The need for Easter eggs
I have often wondered what drives programmers to insert Easter eggs into their creations. If you really dig deep, the need to insert Easter eggs offers an incisive look into the psychology of programmers.
At its core, an Easter egg is a programmer’s way to show off his artistry in an overt and obvious way.
The artifact that the programmer creates–a word processor, a spreadsheet, a search engine–is meant to be utilitarian. The code he crafts towards that end might possess a beauty seen only by his eyes, but to the rest of the world it is only a means towards an end, and that end is to serve a specific, well-defined function. The world judges his beautifully crafted code purely by its utility. To them, he is an anonymous constructor.
This is where the Easter egg comes in.
It breaks through the calculus of utility and presents something purely frivolous. It serves no purpose, other than to declare “I make cool things! I made this!”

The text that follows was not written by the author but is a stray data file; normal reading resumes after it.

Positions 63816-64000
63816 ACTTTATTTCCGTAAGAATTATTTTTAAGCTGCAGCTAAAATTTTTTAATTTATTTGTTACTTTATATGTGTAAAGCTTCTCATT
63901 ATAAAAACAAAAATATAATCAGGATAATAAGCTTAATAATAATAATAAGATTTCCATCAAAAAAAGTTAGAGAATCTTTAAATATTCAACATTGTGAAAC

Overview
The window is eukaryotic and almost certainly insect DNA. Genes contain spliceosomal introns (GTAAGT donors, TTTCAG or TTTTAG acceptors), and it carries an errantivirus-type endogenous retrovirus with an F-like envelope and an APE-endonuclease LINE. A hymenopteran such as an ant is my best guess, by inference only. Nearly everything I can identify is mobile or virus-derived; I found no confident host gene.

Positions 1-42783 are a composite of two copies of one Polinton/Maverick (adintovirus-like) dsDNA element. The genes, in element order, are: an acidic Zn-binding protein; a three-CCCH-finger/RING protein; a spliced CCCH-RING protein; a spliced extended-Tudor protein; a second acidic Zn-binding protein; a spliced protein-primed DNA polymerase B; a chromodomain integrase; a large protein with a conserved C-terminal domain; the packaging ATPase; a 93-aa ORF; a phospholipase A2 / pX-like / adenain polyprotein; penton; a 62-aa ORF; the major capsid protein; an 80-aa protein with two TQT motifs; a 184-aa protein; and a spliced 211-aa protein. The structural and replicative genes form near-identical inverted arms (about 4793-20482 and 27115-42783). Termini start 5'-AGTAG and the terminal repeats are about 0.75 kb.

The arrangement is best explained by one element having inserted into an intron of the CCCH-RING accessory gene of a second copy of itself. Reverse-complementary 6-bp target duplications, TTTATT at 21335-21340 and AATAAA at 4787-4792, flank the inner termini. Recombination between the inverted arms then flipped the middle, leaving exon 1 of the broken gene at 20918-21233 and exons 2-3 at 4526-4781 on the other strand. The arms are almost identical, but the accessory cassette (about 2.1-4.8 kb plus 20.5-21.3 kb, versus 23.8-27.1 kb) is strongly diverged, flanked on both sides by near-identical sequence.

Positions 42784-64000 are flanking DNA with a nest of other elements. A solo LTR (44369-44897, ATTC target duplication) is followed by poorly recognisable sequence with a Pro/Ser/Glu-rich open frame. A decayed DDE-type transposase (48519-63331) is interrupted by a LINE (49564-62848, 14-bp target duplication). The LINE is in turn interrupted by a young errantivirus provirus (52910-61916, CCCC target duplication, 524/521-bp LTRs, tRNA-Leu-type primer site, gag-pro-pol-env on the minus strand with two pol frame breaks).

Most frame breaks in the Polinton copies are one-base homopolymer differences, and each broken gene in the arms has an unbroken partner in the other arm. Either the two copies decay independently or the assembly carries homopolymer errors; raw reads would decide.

It is a secret, revealed only to a select few. Out of the hordes of users a program might have, it calls out to the select few who have the curiosity and inclination to peel back the covers. “You want to see something cool? Here it is!”, it says to them.
But the fundamental urge an Easter egg satisfies is to declare to the world–there is art over here! You might not see it everyday, but if you pull this lever just so you will be treated to something awesome, and it will change the way you see this functional piece of software. You will get a glimpse into the artistry and the humanity of those who made it. This is their signature.